Archive for August 13th, 2011

Farcial Legal Process in the PRC

August 13, 2011

I have been following the legal travails of Matthew Ng an Australian entrepreneur who built a successful online travel company in China for sometime now.

Two comprehensive accounts of the farcial trial of Mr Ng can be read HERE and HERE.

Corporate takeovers PRC style, and the following foregrounds Craig McGregor’s argument about the relationship of the Party to the judiciary:

Chinese authorities yesterday took the further unusual step of revealing that the judgment would be decided not only by the three presiding judges but a committee consisting of 20 of the People’s Court’s most senior cadres, who were not in the room. SMH above

This takeover is right up there with best business practices found in Chongqing, again written up by John Garnaut HERE.

More detail:

How to bounce back from a bad business deal in quotes.

“AUSTRALIAN businessman Matthew Ng broke down in a Chinese court yesterday as he told judges that police promised several times – to him and his wife – that if he handed back assets bought from the Guangzhou government he would be set free”.

“Mr Ng’s lawyer, Chen Youxi, told the court that this showed the true intention of the Guangzhou police had always been to seize back the assets bought in a commercial sale by Mr Ng’s company Et-China from the state-run Lignan Group”.

“Mr Ng’s sister, Wu Lizhen, told The Australian that police and Lignan employees had attempted to coerce his wife, Niki Chow, to convince him to give up his assets”.

Source here

British Intertextuality and the Criminal Classes…

August 13, 2011

The generally unreadable post-structuralist Julia Kristeva argued that no ‘text” can ever be completely free of other ‘texts’.”It will always involved in what she has termed the intertextuality of all writings.” And, as you would expect, turning to Wiki, a dodgy research tool for the lazy, we see Kristeva’s point being expanded by one Stanley Fishe who:

“…made a distinction between what he labels ‘vertical’ and ‘horizontal’ intertextuality. Horizontal intertextuality denotes references that are on the ‘same level’ i.e. when books make references to other books, whereas vertical intertextuality is found when, say, a book makes a reference to film or song or vice versa.”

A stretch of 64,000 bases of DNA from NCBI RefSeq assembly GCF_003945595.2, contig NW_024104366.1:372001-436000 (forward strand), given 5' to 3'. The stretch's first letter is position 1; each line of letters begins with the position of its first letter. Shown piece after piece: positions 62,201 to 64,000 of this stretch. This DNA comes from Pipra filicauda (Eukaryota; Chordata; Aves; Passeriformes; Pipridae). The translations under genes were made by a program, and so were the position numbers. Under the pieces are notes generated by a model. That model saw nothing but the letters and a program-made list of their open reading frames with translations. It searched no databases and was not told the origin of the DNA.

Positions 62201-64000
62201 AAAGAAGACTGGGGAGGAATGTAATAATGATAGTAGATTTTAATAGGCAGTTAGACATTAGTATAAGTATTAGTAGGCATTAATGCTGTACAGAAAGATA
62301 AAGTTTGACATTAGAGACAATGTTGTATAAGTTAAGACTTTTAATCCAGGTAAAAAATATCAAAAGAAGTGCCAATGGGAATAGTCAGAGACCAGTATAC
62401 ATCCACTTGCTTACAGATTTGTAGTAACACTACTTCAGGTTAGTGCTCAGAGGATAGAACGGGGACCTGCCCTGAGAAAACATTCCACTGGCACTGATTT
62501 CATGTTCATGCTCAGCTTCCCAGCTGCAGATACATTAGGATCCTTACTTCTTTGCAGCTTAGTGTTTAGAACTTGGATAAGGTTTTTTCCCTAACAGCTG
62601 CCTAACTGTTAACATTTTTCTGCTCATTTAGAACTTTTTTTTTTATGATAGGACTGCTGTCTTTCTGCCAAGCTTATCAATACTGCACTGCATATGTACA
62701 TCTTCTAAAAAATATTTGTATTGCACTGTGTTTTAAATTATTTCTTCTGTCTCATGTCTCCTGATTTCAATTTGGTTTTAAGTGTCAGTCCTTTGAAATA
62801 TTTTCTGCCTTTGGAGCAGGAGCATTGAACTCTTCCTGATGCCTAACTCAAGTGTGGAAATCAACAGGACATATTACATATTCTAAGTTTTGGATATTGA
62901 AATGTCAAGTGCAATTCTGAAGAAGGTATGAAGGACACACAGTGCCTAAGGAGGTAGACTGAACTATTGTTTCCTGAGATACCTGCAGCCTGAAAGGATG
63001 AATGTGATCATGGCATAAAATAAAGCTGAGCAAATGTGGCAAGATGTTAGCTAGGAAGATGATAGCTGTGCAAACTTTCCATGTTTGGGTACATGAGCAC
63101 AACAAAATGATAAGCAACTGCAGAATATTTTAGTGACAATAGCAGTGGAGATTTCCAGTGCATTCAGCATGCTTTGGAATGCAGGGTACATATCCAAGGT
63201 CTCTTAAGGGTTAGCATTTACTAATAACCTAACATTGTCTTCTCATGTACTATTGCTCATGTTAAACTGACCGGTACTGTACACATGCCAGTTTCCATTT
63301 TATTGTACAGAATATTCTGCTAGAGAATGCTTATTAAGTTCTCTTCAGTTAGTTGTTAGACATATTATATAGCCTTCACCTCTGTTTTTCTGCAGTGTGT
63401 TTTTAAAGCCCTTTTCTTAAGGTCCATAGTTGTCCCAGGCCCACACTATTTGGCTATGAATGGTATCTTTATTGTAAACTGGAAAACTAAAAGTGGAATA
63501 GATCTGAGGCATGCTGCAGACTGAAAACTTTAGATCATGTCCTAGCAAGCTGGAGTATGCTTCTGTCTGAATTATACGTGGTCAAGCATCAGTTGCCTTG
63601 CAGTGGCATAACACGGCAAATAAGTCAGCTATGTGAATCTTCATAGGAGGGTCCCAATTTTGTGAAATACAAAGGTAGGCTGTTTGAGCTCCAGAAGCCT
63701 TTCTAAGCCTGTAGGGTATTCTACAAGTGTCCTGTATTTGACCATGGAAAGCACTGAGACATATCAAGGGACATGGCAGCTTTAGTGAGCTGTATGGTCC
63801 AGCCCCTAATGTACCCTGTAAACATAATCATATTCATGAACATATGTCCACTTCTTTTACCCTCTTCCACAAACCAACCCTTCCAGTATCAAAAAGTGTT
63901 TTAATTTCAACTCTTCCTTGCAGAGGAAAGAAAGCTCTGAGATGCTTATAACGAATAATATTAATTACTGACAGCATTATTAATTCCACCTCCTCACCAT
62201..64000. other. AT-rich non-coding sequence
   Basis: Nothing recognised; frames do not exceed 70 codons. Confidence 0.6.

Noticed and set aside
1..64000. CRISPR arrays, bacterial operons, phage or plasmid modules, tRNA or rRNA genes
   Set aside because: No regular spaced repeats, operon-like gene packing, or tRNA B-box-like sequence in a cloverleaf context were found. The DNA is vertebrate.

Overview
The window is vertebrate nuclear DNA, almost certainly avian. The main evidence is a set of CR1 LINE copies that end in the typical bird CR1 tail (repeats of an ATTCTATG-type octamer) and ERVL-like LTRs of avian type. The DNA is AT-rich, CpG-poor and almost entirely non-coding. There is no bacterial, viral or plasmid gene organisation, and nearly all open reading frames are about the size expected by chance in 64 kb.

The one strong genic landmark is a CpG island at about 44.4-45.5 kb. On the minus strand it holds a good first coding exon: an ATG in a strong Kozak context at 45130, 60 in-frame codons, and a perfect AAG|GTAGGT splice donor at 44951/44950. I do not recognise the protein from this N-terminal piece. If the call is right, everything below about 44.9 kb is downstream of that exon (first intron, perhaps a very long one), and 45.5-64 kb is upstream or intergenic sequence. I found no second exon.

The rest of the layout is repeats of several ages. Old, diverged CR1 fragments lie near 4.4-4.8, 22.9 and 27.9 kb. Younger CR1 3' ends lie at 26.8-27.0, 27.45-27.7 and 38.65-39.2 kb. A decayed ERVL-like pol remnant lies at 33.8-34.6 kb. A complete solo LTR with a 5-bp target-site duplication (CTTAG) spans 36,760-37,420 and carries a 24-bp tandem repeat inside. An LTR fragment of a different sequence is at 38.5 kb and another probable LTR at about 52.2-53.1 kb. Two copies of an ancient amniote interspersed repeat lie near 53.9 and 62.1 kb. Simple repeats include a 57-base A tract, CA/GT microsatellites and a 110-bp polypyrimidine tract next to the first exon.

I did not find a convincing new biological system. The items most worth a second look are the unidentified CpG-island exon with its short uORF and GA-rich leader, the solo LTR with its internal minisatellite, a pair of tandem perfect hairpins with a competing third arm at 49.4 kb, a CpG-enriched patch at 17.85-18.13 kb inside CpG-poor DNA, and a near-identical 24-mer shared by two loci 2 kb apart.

Now without exploring this nonsense further, let’s accept the fact Kristeva was on to something well before the advent of the internet and social media, where this process of intertextuality has become almost de rigeur.

My favourite fun example of a film referencing a precursor text was perhaps found in Guy Richie’s Lock, Stock and Smoking Barrel with Rory Breaker, the Black drug lord brandishing two pistols, as he leapt out of the van to retrieve his diverted THC supplies.

The Harder They Come

Rory Breaker who bears an uncanny likeness to Little Richard

Now and without making a meal of it, did a search on British crime families and came up with the following:

Meet the Johnson’s: Britain’s No 1 crime family HERE.

How about the Fox family in Glasgow HERE, who sound like total shytes and the neighbours from hell.

British crime families come in every configuration and ethnicity and the list is endless, even if the list is dominated by the ‘gangster chic’of the Krays. And here I recommend Jake Arnott’s truly hilarious depictions of Jack ‘The Hat” McVitie, Joe Meek the psychotic record producer and Lord Teddy Thursby in his trilogy discussed HERE. Arnott does a stellar fictional job in capturing high and low social currents within British culture from the late ’50s forward. Arnott is to be further applauded for the large buggery quotient written into his various narratives, a fact of British cultural life whatever the social class. (Even now, David Cameron is busy burying his pillow-biter boarding school past.)

To be continued with referenced links.